Irish Red Grouse are characteristic of heather-dominated moorland and feed mainly on a diet of ling heather. They also take other foods such as berries, and the shoots and leaves of other plants.

Red Grouse begin to form pairs during the autumn and males become increasingly territorial as winter progresses. The nest is a shallow scrape in the ground which is lined with vegetation. Normally, about six to nine eggs are laid, during April and May. The eggs are incubated for 19 to 25 days.

The chicks can fly after 12 to 13 days after hatching and are fully grown after 30 to 35 days. From a conservation perspective, research shows that Red Grouse require a wide range of heather at various ages. This provides a matrix of shelter, nesting and chick rearing habitats. A balance of these age classes is achieved through careful patch burning or cutting. This creates an improved micro-climate, which is beneficial for the reproduction of invertebrates which are a vital food source for Red Grouse chicks.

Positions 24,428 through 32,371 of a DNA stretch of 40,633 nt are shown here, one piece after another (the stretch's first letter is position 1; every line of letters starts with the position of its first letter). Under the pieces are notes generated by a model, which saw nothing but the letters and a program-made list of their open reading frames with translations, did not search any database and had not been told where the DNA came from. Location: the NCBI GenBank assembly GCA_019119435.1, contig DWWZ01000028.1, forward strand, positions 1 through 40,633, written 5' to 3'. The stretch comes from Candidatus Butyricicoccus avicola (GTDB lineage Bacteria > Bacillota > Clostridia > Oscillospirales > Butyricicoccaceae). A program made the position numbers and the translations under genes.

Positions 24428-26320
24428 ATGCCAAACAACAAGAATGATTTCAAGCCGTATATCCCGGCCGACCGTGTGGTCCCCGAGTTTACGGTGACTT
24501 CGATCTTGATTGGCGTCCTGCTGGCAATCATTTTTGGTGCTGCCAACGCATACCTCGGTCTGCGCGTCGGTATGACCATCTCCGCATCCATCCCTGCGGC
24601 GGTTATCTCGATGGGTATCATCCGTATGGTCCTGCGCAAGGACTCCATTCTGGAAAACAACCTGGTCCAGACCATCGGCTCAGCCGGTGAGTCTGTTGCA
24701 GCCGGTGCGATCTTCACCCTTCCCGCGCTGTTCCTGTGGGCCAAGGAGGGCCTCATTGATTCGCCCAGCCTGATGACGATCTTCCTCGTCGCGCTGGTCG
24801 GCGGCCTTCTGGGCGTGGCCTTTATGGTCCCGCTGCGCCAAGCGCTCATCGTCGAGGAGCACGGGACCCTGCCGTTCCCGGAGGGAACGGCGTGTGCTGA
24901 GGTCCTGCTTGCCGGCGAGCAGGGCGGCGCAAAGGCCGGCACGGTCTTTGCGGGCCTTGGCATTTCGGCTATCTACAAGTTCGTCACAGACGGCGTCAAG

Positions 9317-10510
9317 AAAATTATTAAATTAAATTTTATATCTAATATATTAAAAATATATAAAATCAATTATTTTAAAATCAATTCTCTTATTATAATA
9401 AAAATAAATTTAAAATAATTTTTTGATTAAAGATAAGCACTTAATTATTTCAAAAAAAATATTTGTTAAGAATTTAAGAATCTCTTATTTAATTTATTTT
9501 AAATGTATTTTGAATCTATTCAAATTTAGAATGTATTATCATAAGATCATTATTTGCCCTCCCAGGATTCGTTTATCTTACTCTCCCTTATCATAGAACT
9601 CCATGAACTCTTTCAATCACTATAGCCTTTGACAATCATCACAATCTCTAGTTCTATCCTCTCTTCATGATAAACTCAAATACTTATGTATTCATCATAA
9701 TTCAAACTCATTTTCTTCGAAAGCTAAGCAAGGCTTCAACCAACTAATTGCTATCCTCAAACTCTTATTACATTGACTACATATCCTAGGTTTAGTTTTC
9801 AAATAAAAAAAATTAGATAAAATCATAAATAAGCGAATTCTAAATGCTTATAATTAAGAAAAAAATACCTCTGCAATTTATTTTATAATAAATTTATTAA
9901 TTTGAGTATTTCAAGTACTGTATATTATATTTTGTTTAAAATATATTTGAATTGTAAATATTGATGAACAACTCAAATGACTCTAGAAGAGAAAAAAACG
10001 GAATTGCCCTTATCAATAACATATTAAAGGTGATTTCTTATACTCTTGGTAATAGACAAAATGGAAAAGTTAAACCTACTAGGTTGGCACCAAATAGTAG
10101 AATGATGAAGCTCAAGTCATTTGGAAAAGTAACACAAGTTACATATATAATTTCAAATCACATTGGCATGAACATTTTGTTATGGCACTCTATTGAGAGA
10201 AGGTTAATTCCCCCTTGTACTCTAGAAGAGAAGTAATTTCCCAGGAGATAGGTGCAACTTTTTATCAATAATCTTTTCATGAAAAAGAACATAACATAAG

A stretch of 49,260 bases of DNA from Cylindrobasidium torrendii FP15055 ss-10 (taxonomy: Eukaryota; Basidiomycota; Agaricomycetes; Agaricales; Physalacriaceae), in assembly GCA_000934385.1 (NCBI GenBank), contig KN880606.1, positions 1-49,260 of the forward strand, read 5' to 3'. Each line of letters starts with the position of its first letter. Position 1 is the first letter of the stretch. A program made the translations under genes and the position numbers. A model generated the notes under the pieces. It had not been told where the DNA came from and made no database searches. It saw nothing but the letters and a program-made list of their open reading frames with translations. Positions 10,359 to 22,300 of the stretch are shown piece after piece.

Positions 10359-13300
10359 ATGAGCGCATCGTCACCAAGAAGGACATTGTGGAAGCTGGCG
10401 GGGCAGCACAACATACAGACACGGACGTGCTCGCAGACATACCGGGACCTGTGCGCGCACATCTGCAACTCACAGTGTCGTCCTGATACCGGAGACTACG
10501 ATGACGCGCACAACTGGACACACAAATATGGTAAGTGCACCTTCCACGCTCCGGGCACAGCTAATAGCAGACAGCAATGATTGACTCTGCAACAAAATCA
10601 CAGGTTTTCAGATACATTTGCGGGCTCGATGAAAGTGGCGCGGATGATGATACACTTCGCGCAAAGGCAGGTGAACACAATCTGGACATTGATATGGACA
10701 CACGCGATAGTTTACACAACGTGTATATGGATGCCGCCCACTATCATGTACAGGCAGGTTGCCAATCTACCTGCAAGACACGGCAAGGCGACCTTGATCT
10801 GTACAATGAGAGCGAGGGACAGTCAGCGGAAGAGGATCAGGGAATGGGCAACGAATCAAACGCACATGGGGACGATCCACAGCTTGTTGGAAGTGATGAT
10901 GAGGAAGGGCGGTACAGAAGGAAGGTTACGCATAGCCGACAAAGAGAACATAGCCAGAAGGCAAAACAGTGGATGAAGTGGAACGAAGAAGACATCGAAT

Research also shows that predation is a significant cause of Red Grouse mortality. Predation during nesting and early brood-rearing has the greatest influence on Red Grouse populations. Nest predators include foxes, grey crows, magpies and mink. Targeted reduction of nest predators may lead to dramatic increases in the breeding productivity of Red Grouse.